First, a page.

Lythraceae (order Myrtales) have recently been expanded to include the previously recognized families Duabangaceae, Punicaceae, Sonneratiaceae, and Trapaceae. Together they form a monophyletic family sister to Onagraceae (S. A. Graham et al. 2005). The traditional, more narrowly defined family (E. Koehne 1903) was divided into two tribes and four subtribes, a classification not supported by morphological or molecular phylogenetic evidence (Graham et al. 2011). Lythraceae are notably among only 28 angiosperm families that have evolved a heterostylous breeding system and one of three families in which the tristylous condition has evolved (S. C. H. Barrett et al. 2000). Six genera (Adenaria, Ammannia, Decodon, Lythrum, Pemphis, and Rotala) have distylous and/or tristylous species. Seed coats of many of the genera possess mucilaginous trichomes in the outermost cell layer that evaginate upon wetting, coming to resemble fungal growth. In Cuphea and in some genera outside the flora area, the trichomes reach half the length of the seeds and are spirally twisted. Floral merosity is highly variable in the family, and it is common to find a range of merosity in flowers of a single plant or within a population. The most frequent states are 4- and 6-merous. Only Decodon is commonly 5-merous. Submerged portions of the stems of the marsh-inhabiting genera Ammannia, Decodon, Lythrum, and Trapa can develop external spongy, aerenchymatous tissue that enhances oxygen exchange to the interior.

Some genera are widely cultivated: Cuphea and Lagerstroemia as landscape and garden plants, Punica for the pomegranate fruit, and Lawsonia for the leaves from which henna dye is obtained. Trapa and some species of Lythrum and Rotala can be invasive and pose significant problems for wetlands and river systems in North America.

Selected References

None.

Key

1 Leaf blade margins coarsely toothed in distal 1/2; fruits drupes, with 2–4 hardened, spiny horns; rosette-forming, rooted or floating aquatic herbs. Trapa
1 Leaf blade margins entire; fruits capsules or berries, without spines or horns; aquatic, amphibious, or terrestrial herbs, shrubs, subshrubs, or trees. > 2
2 Branches often terminating as indurate thorns; floral tubes semi-epigynous to epigynous; fruits berries, leathery, crowned by persistent sepals and stamens; seeds fleshy. Punica
2 Branches without thorns; floral tubes perigynous; fruits capsules, enclosed by persistent floral tube; seeds dry. > 3
3 Stamens 36–42, 3+ times number of sepals; seeds unilaterally winged; shrubs or small trees. Lagerstroemia
3 Stamens (1 or)2–12(–27) usually equal to or 2 times number of sepals; seeds not winged; herbs, shrubs, or subshrubs. > 4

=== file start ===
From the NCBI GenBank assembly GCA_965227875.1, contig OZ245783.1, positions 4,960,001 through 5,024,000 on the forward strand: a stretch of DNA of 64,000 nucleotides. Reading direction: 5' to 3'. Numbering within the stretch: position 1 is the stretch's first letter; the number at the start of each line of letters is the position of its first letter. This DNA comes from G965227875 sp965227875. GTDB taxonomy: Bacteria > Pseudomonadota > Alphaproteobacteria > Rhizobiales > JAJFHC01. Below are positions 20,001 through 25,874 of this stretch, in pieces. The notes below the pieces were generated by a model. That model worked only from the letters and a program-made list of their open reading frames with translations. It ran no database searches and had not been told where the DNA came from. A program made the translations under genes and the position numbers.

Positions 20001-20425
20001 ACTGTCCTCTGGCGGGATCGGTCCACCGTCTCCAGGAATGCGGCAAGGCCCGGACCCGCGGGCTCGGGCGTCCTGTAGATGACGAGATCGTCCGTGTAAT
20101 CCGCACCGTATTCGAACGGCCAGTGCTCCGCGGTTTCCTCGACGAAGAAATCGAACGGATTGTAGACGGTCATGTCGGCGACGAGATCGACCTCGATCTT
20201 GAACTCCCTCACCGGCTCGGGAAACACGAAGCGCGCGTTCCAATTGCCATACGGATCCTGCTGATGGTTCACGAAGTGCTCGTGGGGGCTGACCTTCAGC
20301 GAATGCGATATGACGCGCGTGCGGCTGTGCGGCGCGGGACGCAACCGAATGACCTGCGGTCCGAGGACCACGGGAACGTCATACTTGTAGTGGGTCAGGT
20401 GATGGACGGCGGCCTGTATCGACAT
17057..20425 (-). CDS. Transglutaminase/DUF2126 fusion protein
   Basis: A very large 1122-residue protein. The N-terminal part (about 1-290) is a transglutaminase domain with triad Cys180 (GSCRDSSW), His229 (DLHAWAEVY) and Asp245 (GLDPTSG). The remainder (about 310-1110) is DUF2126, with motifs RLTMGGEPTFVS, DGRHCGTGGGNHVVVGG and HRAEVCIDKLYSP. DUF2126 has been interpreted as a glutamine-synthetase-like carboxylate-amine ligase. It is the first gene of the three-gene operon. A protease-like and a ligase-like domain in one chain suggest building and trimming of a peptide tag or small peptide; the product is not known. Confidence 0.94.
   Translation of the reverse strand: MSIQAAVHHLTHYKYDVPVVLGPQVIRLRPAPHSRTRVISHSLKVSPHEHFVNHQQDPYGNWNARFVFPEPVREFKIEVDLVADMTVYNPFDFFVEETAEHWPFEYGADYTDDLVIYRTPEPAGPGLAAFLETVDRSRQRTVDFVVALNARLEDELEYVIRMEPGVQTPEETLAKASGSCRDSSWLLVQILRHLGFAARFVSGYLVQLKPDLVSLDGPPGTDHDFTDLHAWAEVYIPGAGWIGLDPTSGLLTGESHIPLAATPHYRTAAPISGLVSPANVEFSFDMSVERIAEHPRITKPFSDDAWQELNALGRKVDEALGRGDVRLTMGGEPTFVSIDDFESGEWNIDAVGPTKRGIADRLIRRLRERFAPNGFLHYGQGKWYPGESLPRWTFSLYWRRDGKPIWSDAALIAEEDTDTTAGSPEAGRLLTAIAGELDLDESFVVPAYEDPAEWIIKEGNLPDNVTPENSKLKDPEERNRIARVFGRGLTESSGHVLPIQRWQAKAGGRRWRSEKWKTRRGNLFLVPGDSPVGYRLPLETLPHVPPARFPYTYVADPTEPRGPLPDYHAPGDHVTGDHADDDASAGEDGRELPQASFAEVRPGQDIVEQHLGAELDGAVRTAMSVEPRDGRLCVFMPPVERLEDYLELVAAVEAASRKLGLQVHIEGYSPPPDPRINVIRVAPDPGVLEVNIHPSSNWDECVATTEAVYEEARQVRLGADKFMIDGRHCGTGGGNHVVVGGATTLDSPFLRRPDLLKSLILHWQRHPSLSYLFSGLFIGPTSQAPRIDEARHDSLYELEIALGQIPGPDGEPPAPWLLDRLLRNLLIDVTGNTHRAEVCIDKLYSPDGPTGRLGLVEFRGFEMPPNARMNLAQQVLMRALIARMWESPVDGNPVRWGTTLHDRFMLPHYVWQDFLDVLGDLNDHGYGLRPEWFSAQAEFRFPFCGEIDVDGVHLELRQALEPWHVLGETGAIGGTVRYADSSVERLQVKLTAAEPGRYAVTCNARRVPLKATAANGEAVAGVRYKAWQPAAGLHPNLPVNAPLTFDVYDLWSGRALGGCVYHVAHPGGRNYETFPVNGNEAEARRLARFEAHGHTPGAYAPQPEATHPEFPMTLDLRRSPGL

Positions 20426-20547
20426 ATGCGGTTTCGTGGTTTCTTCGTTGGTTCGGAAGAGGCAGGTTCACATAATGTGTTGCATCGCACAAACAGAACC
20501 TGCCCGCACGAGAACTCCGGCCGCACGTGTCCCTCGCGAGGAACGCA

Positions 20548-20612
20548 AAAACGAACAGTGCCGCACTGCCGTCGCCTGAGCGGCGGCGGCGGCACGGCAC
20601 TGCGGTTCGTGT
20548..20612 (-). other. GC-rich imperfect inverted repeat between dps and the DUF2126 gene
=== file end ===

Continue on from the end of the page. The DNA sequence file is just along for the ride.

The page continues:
4 Floral tubes cylindrical or obconic; flowers actinomorphic or zygomorphic. > 5
5 Flowers zygomorphic; capsule dehiscence by longitudinal complementary slits in wall and floral tube, placenta and seeds ultimately exserted. Cuphea
5 Flowers actinomorphic; capsule dehiscence septicidal or septifragal, placenta and seeds remaining within capsules. Lythrum (in part)
4 Floral tubes campanulate, urceolate, or turbinate; flowers actinomorphic. > 6
6 Shrubs or subshrubs, (5–)10–30 dm; petals rose purple or bright yellow, 5–15 mm. > 7
7 Inflorescences simple or compound cymes, 3+-flowered; flowers pedicellate, petals rose purple, 8–15 mm. Decodon
7 Inflorescences leafy racemes; flowers sessile or subsessile, petals bright yellow, 5–10(–14) mm. Heimia
6 Herbs, 0.4–10 dm; petals deep to pale purple, rose purple, rose, pink, lavender, or white, 1–4(–7) mm, or petals absent. > 8
8 Capsules septicidally dehiscent, walls finely, transversely striate (10×); inflorescences terminal or axillary racemes, axillary spikes, or solitary flowers. Rotala
8 Capsules indehiscent, splitting irregularly or circumscissile then splitting irregularly, walls smooth; inflorescences axillary cymes, axillary or terminal racemes (sometimes spikelike in Lythrum), or solitary flowers. > 9
9 Leaf blade bases cordate or auriculate; floral tubes campanulate or urceolate, semiglobose to globose in fruit; sepals to 1/4 floral tube length. Ammannia
9 Leaf blade bases rounded, cordate, tapered, attenuate, or truncate; floral tubes broadly campanulate; sepals 1/3–1/2 floral tube length. > 10
10 Sepals 4; petals 0; epicalyx segments absent. Didiplis
10 Sepals 6; petals (0 or)6; epicalyx segments present, equal to 2 times longer than sepals. Lythrum (in part)